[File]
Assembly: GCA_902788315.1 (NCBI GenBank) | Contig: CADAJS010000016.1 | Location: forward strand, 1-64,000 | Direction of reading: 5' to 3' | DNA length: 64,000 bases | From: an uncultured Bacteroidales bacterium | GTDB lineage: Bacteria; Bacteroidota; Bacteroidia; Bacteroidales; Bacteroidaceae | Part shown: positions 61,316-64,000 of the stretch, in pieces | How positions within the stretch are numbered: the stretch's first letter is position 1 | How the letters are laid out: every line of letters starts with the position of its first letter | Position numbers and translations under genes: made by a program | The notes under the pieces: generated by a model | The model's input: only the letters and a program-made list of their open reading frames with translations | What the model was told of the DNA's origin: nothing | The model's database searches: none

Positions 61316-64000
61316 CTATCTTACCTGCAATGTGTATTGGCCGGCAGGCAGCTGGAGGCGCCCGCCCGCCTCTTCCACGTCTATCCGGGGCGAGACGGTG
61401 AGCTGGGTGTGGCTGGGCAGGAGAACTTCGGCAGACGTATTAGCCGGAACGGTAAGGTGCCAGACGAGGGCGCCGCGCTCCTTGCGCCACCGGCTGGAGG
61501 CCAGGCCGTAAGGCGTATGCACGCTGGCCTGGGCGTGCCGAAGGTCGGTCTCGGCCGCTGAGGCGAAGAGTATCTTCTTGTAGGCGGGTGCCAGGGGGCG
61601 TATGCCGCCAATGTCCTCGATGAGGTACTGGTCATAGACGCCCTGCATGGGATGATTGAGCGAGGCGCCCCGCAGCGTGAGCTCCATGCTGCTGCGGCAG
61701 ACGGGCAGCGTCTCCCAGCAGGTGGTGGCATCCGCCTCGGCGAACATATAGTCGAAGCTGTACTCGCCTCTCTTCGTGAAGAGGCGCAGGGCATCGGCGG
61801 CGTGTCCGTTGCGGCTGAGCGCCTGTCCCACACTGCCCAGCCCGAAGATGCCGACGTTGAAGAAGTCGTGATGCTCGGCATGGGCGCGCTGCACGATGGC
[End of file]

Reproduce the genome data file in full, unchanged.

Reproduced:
Assembly: GCA_902788315.1 (NCBI GenBank) | Contig: CADAJS010000016.1 | Location: forward strand, 1-64,000 | Direction of reading: 5' to 3' | DNA length: 64,000 bases | From: an uncultured Bacteroidales bacterium | GTDB lineage: Bacteria; Bacteroidota; Bacteroidia; Bacteroidales; Bacteroidaceae | Part shown: positions 61,316-64,000 of the stretch, in pieces | How positions within the stretch are numbered: the stretch's first letter is position 1 | How the letters are laid out: every line of letters starts with the position of its first letter | Position numbers and translations under genes: made by a program | The notes under the pieces: generated by a model | The model's input: only the letters and a program-made list of their open reading frames with translations | What the model was told of the DNA's origin: nothing | The model's database searches: none

Positions 61316-64000
61316 CTATCTTACCTGCAATGTGTATTGGCCGGCAGGCAGCTGGAGGCGCCCGCCCGCCTCTTCCACGTCTATCCGGGGCGAGACGGTG
61401 AGCTGGGTGTGGCTGGGCAGGAGAACTTCGGCAGACGTATTAGCCGGAACGGTAAGGTGCCAGACGAGGGCGCCGCGCTCCTTGCGCCACCGGCTGGAGG
61501 CCAGGCCGTAAGGCGTATGCACGCTGGCCTGGGCGTGCCGAAGGTCGGTCTCGGCCGCTGAGGCGAAGAGTATCTTCTTGTAGGCGGGTGCCAGGGGGCG
61601 TATGCCGCCAATGTCCTCGATGAGGTACTGGTCATAGACGCCCTGCATGGGATGATTGAGCGAGGCGCCCCGCAGCGTGAGCTCCATGCTGCTGCGGCAG
61701 ACGGGCAGCGTCTCCCAGCAGGTGGTGGCATCCGCCTCGGCGAACATATAGTCGAAGCTGTACTCGCCTCTCTTCGTGAAGAGGCGCAGGGCATCGGCGG
61801 CGTGTCCGTTGCGGCTGAGCGCCTGTCCCACACTGCCCAGCCCGAAGATGCCGACGTTGAAGAAGTCGTGATGCTCGGCATGGGCGCGCTGCACGATGGC